Ascutney has some very tight switchbacks and a few frost heaves, so care must be taken on the descent. Since much of the surface has been recently repaved in 2005, the descent is much more enjoyable. It’s still a good idea to reduce tire pressure and stop for rim cooling, however. Many riders have blown tires off their wheels descending this mountain.

Where to buy spinning shoes

While there may be a couple of hundred different pairs of shoes for spinning for us to choose from, we want to make sure we’re getting the best deal. Am I right? Of course, I am. We all love saving money and want to buy good spinning shoes at clearance prices. With these five retailers, you’re nearly guaranteed to walk away knowing that you got the best price.

What to choose… Road or MTB shoes? Laces or rather straps? In the following video, Simon is talking through a few of the key features you need to keep in mind when you set out to buy your next pair of spinning or cycling shoes.

Of course, Amazon is a no-brainer, you should always check them first when you want to buy anything for spinning. But I want to help you dig a little deeper than that. Here are five more to stores to check out.

The REI Garage

The Garage is REI’s shopping outlet. You’ll find a consistent 40% or more and they offer coupons all the time. At the time of this writing (August 2016) they are offering an additional 20% with the code REIGARAGE.

The Kangamangus Highway- Crank-the-Kanc

Crank the Kanc, NH – Tomorrow is the annual “Crank the Kanc” bicycle time trial hill climb that occurs each May on New Hampshire’s beautiful Kancamaugus Highway, a stunning scenic byway through the state’s White Mountain National Forest. The race is just over 21 miles with over 2300 ft. of net elevation gain. The descent is spectacular as well as you can see in this 2017 video:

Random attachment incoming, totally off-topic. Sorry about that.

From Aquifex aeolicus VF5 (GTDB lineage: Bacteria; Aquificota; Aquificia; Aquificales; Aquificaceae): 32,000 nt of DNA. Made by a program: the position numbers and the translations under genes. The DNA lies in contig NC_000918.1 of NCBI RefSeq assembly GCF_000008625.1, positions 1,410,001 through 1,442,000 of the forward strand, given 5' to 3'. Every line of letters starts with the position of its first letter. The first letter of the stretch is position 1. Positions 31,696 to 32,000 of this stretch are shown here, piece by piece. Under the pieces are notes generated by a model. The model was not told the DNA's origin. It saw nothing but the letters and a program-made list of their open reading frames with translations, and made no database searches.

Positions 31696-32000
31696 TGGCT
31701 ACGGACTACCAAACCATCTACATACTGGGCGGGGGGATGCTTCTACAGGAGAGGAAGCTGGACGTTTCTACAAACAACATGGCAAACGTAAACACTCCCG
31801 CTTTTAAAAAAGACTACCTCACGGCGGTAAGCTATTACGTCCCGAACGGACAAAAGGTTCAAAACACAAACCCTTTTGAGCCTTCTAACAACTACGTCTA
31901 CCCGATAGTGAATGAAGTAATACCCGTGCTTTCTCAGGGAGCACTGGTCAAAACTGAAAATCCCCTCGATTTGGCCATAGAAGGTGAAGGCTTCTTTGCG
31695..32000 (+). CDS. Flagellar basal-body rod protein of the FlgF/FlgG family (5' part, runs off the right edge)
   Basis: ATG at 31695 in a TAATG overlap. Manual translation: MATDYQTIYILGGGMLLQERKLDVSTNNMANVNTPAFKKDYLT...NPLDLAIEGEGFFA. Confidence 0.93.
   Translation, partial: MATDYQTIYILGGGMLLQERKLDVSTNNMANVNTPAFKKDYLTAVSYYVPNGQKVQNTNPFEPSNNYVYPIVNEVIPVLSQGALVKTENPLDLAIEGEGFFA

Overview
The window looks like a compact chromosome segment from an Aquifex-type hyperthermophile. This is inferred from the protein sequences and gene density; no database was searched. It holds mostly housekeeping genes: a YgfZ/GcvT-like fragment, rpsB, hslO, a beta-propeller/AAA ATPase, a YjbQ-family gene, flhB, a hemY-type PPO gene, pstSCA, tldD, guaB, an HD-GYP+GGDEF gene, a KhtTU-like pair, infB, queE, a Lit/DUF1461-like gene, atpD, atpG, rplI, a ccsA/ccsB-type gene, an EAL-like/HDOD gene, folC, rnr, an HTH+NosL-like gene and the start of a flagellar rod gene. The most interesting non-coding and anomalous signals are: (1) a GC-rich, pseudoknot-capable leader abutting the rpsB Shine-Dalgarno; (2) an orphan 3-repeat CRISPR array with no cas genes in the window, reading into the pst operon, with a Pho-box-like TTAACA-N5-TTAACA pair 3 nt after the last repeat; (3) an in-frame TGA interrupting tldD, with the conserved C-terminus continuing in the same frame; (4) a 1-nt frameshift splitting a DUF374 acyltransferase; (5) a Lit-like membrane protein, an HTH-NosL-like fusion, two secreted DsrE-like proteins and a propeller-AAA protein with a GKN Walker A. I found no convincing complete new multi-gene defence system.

The “Crank the Kanc” is a time-trial hill climb that is perhaps a little lesser-known. However, the trial not purely a hill climb. This trial sets out near Conway, New Hampshire and follows Route 112 (Kancamagus Highway) to the Kancamagus Pass top. The course is climbing gradually over the first ten miles before it nearly levels off for a 5-mile stretch.

The last four miles of the 21-mile-trial are pretty steep and average some 7 degrees with short sections that are much steeper. There are several spectacular viewpoints along the track, so make sure you’ll enjoy them on your way down. I did the Kancamagus Highway several times, but never the timed event.

Locally, the trial is often referred to as the “Kanc” and it is the true backbone to so many fantastic cycling rides through New Hampshire’s White Mountains. Over the last decade, much of the Kanc was reconstructed. West of the Kanc pass, the road was resurfaced and is truly spectacular for bombing down. Some lower sections east of Kanc pass still require some work but the sections that were reworked offer widened roadways making the Kanc ride much safer and enjoyable. …